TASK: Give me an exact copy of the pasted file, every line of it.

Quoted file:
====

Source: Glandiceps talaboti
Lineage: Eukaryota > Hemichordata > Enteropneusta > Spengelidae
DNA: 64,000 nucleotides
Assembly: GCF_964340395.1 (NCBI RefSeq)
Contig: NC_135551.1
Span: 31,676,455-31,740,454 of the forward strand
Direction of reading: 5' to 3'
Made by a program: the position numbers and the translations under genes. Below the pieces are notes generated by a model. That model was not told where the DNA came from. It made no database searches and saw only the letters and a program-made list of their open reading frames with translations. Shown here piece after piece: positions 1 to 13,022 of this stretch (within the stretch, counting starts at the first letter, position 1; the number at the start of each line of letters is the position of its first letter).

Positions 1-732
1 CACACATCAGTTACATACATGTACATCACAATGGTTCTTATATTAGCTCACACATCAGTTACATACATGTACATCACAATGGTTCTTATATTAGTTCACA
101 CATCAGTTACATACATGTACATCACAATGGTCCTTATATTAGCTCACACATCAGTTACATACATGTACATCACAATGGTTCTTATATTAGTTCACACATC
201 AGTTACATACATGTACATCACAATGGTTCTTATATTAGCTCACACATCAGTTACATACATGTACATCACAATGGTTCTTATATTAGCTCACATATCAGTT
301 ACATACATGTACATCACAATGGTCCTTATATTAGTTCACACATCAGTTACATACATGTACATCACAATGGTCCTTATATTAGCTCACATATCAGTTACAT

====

Source: Glandiceps talaboti
Lineage: Eukaryota > Hemichordata > Enteropneusta > Spengelidae
DNA: 64,000 nucleotides
Assembly: GCF_964340395.1 (NCBI RefSeq)
Contig: NC_135551.1
Span: 31,676,455-31,740,454 of the forward strand
Direction of reading: 5' to 3'
Made by a program: the position numbers and the translations under genes. Below the pieces are notes generated by a model. That model was not told where the DNA came from. It made no database searches and saw only the letters and a program-made list of their open reading frames with translations. Shown here piece after piece: positions 1 to 13,022 of this stretch (within the stretch, counting starts at the first letter, position 1; the number at the start of each line of letters is the position of its first letter).

Positions 1-732
1 CACACATCAGTTACATACATGTACATCACAATGGTTCTTATATTAGCTCACACATCAGTTACATACATGTACATCACAATGGTTCTTATATTAGTTCACA
101 CATCAGTTACATACATGTACATCACAATGGTCCTTATATTAGCTCACACATCAGTTACATACATGTACATCACAATGGTTCTTATATTAGTTCACACATC
201 AGTTACATACATGTACATCACAATGGTTCTTATATTAGCTCACACATCAGTTACATACATGTACATCACAATGGTTCTTATATTAGCTCACATATCAGTT
301 ACATACATGTACATCACAATGGTCCTTATATTAGTTCACACATCAGTTACATACATGTACATCACAATGGTCCTTATATTAGCTCACATATCAGTTACAT